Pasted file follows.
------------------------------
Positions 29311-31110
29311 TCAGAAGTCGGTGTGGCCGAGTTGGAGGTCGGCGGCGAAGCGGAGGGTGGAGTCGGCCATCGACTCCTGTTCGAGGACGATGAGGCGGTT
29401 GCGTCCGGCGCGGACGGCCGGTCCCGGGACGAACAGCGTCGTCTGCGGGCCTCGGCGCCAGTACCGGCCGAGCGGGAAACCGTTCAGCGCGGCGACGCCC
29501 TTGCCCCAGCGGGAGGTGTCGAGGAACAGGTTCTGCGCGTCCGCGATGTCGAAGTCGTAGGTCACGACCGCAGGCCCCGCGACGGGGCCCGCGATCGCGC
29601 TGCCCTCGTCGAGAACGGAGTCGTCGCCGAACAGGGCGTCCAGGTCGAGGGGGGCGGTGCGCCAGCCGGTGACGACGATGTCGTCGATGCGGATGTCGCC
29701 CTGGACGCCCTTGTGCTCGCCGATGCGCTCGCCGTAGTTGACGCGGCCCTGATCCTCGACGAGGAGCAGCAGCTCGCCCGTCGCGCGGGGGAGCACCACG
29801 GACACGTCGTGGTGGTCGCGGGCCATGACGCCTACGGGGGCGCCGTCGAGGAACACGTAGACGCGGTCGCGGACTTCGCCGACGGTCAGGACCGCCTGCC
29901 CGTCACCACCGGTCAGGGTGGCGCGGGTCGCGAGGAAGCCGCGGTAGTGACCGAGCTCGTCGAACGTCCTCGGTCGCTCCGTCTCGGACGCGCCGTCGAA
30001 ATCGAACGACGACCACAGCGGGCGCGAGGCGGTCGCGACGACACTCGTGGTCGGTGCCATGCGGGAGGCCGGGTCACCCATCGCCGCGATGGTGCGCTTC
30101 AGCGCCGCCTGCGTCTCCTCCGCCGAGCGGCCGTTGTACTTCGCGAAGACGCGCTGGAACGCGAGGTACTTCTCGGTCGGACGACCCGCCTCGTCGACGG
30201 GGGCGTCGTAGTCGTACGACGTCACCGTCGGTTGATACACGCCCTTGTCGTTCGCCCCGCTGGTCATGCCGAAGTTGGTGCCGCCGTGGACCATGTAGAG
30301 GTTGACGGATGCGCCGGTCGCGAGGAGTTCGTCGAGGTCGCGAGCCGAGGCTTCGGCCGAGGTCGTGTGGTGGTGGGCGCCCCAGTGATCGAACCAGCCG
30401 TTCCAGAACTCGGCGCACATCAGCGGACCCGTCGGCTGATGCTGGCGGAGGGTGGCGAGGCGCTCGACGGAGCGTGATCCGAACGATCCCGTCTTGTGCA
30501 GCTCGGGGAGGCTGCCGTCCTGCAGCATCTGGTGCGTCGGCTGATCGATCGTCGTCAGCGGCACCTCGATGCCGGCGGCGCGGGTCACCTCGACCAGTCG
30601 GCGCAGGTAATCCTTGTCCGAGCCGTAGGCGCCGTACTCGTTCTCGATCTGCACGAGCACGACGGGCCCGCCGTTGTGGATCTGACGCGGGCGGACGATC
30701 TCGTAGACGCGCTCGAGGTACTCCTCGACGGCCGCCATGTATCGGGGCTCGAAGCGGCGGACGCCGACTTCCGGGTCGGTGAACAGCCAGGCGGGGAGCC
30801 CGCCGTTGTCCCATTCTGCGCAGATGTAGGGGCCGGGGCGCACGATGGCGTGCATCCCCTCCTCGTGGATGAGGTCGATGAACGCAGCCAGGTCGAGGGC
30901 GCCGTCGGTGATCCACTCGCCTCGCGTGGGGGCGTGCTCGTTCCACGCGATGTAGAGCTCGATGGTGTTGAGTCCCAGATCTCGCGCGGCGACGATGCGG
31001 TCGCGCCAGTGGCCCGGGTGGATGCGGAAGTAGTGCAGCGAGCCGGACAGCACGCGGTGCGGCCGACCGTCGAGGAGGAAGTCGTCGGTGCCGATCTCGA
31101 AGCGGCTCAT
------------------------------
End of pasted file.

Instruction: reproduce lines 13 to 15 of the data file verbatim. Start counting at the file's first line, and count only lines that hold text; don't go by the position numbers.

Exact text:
30401 TTCCAGAACTCGGCGCACATCAGCGGACCCGTCGGCTGATGCTGGCGGAGGGTGGCGAGGCGCTCGACGGAGCGTGATCCGAACGATCCCGTCTTGTGCA
30501 GCTCGGGGAGGCTGCCGTCCTGCAGCATCTGGTGCGTCGGCTGATCGATCGTCGTCAGCGGCACCTCGATGCCGGCGGCGCGGGTCACCTCGACCAGTCG
30601 GCGCAGGTAATCCTTGTCCGAGCCGTAGGCGCCGTACTCGTTCTCGATCTGCACGAGCACGACGGGCCCGCCGTTGTGGATCTGACGCGGGCGGACGATC